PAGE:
Broccoli helps prevent pancreatic cancer – Swedish study

Beans and green vegetables such as broccoli and spinach which are high in folic acid help prevent pancreatic cancer but vitamin supplements do not help, a Swedish study published this week showed.

People who eat foods containing 350 micrograms of folic acid per day have a 75 percent lower risk of developing pancreatic cancer than those who ingest less than 200 micrograms, showed the study published in the Journal of the National Cancer Institute.

“Those who ate the most folic acid ran the lowest risk,” researcher Susanna Larsson, a nutritional epidemiologist at Sweden’s Karolinska Institute who led the study, told AFP.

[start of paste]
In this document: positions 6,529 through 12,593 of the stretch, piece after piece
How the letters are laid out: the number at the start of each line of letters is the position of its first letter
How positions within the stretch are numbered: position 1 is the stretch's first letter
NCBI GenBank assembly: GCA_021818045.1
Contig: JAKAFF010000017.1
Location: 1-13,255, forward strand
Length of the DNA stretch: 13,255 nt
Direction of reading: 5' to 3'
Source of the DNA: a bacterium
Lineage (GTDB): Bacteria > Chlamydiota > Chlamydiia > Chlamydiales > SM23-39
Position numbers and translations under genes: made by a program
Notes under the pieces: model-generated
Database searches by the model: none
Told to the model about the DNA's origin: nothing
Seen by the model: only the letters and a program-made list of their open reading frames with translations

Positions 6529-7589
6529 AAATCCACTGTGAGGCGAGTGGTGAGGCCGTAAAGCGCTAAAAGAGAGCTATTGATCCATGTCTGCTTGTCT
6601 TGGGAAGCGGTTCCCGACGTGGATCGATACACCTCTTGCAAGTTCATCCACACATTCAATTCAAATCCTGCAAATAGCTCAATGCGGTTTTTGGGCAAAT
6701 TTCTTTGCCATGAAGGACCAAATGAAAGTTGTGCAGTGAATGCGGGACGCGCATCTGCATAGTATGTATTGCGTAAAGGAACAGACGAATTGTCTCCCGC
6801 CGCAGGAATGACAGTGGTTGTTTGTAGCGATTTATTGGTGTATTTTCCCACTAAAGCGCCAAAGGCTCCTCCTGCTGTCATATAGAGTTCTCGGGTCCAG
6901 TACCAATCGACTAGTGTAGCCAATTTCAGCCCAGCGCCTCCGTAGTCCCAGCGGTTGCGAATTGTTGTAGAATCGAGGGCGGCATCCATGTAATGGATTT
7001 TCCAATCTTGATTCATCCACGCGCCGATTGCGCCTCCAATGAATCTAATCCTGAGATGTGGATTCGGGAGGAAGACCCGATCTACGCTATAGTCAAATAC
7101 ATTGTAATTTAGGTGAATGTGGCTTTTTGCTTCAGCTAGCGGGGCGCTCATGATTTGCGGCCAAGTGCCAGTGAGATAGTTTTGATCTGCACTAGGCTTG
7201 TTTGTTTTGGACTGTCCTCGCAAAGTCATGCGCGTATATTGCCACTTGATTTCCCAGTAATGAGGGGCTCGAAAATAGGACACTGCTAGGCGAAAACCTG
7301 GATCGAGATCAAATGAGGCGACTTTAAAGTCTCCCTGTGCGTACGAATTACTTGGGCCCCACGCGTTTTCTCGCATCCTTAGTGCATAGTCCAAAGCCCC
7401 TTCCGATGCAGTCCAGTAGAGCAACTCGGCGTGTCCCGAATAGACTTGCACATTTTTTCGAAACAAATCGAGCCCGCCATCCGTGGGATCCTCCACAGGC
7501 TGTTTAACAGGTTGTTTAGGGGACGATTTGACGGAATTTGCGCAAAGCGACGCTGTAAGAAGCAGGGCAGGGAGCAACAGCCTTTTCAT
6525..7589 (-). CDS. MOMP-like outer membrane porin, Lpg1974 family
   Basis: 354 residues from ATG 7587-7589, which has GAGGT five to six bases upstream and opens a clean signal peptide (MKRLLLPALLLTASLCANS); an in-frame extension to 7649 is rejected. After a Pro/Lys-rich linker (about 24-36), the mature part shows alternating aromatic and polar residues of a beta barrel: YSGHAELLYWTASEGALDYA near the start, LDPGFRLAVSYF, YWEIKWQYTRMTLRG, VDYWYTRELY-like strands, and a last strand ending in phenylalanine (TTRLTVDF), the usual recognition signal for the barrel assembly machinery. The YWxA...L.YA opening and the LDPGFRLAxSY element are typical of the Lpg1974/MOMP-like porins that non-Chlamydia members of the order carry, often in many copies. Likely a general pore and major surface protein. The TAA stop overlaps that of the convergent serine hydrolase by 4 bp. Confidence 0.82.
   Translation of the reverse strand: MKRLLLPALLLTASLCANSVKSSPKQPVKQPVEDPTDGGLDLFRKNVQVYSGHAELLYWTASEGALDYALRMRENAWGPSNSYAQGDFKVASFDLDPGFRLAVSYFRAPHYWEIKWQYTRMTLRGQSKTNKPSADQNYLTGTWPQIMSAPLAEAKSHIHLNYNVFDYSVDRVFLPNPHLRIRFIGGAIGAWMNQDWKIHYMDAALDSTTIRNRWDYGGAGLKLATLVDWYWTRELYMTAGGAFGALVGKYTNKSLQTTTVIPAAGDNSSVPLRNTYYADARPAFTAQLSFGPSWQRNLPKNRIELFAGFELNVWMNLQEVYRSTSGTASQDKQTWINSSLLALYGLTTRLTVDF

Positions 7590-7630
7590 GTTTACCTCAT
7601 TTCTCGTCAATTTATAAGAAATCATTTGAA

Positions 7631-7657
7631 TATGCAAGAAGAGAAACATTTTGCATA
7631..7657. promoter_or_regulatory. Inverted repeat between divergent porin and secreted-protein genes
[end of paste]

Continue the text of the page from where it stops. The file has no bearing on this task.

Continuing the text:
To ingest 350 micrograms of folic acid, a person would need to eat about four portions of broccoli, she said, noting that an average Swede would normally eat around 200 micrograms per day.

Her team studied the food intakes of 82,000 Swedes from 1997 until 2004 to determine their intake of folic acid. Of the participants, 135 people developed pancreatic cancer during the seven-year study.

The research showed that those who ate vitamin supplements containing folic acid did not experience the same benefits as those who received folic acid from vegetables.

“There was no link with vitamins containing folic acid,” Larsson said, suggesting that folic acid may somehow be different in its vitamin form than in its natural form.